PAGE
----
Children all over the UK must be so happy about it!

      • I guess it was because the snow storm was pretty sudden. When I left home it wasn’t snowing and there was no snow on the ground. It started snowing lightly at about 8am when I arrived at work, and then dumped a huge pile of snow in just a few hours!

        We all left at about 10:30am, and there was already piles and piles of snow!!

  4. I just wrote a snow day post of my own. You’re right – those of us in the northeast of the US are laughing at you. ๐Ÿ™‚ Ten inches and counting so far with this storm.

  5. Sounds like a perfect way to celebrate the white stuff. We had six inches unexpectedly in Dec, when the hubs was down and out following his back surgery. I managed ok but I’m not the shoveller I used to be. It melted’s the South, after all!

  6. I know how you feel. It’s getting quite cold around here. Went outside and had to come back in for a heavy polo top. Struth it must be close to 25C today. :o)

  7. The schools here were closed before a single snowflake had fallen and it was the right decision. When it came, there was a lot of it. It’s melting now and that brings more problems.

  8. Hi Suzie,
    I know what you mean about not being suited to the cold. We have that problem here in much of Australia and when the temperature heads south of humph…16 degrees celsius, we complain. Anyway below 10 and we’re on strike. Mind you, my husband grew up in Tassie where it’s much colder, and his Dad used to work outdoors in all weather. Work had to be done.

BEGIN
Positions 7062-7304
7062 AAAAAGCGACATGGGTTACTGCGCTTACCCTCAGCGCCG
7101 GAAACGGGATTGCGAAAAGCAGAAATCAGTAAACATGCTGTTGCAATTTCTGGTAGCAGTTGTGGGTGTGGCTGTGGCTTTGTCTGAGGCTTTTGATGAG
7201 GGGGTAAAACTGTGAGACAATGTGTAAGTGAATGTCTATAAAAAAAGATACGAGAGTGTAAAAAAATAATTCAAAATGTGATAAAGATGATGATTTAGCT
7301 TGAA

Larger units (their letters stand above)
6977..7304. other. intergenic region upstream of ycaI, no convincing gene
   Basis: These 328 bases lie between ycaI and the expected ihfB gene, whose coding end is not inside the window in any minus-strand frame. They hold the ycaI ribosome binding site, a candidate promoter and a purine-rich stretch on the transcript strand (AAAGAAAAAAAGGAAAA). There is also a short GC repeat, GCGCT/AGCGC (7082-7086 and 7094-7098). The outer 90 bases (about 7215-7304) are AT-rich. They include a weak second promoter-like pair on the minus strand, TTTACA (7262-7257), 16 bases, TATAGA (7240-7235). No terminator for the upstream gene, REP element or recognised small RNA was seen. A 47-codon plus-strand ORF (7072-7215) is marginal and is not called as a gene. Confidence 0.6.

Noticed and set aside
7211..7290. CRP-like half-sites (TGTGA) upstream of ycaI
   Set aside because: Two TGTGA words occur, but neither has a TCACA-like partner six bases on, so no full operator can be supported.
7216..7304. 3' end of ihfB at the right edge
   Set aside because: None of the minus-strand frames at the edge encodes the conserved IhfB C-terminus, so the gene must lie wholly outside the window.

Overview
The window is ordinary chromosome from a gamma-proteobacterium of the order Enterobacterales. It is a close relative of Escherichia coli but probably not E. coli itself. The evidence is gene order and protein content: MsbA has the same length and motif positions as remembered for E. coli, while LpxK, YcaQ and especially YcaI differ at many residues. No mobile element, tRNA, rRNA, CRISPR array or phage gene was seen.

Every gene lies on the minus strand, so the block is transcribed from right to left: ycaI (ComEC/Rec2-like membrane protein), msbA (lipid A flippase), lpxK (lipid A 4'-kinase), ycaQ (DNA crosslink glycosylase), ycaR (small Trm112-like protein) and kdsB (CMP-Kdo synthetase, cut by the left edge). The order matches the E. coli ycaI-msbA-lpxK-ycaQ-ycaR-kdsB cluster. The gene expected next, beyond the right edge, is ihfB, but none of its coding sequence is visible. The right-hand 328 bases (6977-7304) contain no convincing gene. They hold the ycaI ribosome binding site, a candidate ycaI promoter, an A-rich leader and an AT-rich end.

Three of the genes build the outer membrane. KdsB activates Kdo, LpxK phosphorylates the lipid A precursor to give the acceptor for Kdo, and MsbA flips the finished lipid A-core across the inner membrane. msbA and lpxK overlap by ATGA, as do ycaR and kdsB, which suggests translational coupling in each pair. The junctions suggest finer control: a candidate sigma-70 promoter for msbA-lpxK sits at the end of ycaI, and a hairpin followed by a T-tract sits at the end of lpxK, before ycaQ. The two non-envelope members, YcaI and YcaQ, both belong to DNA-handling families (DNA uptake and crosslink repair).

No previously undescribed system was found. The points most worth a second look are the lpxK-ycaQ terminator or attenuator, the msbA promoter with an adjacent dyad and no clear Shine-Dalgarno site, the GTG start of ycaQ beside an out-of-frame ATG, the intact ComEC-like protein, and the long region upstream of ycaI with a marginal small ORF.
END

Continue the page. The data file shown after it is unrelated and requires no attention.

I have been enjoying what I call a doona and PJ day today. I’ve been fighting off a very nasty sinus cold for two weeks and need the rest. Besides, it’s overcast and blah here today. Not worth getting out of bed!
    xx Rowena

      • Things are pretty good.
        I’m just having a tough time scheduling a film shoot for a short piece based on my blog. Making sure everyone can get the same day off is proving to be quite the challenge.
        And I’d like to find some one to write some music to accompany some opening lyrics I wrote.

  9. I live a couple of miles away from one of the junctions to the M62 where it was closed. Absolute chaos. It closed sometime Thursday morning and wasn’t deemed safe to open again until very early Saturday morning due to 80mph winds up at the highest point on the highest motorway in England. Around 3,000 vehicles were stranded for hours and hours. Absolute nightmare. We woke to a record temperature for our bedroom Saturday morning of 5.9 degrees ๐Ÿ˜ฑ

  10. Pingback: Weekend Coffee Share – 4th March, 2018. | beyondtheflow

  11. Here in the Northeast of the US (I am in Southern New Hampshire) we got 27 inches of snow a few days ago. I mean seriously? The first day of spring is in five days. I have HAD ENOUGH of it but another storm is on its way. I bet you never thought you’d wish for more grey and rain! I’d take it.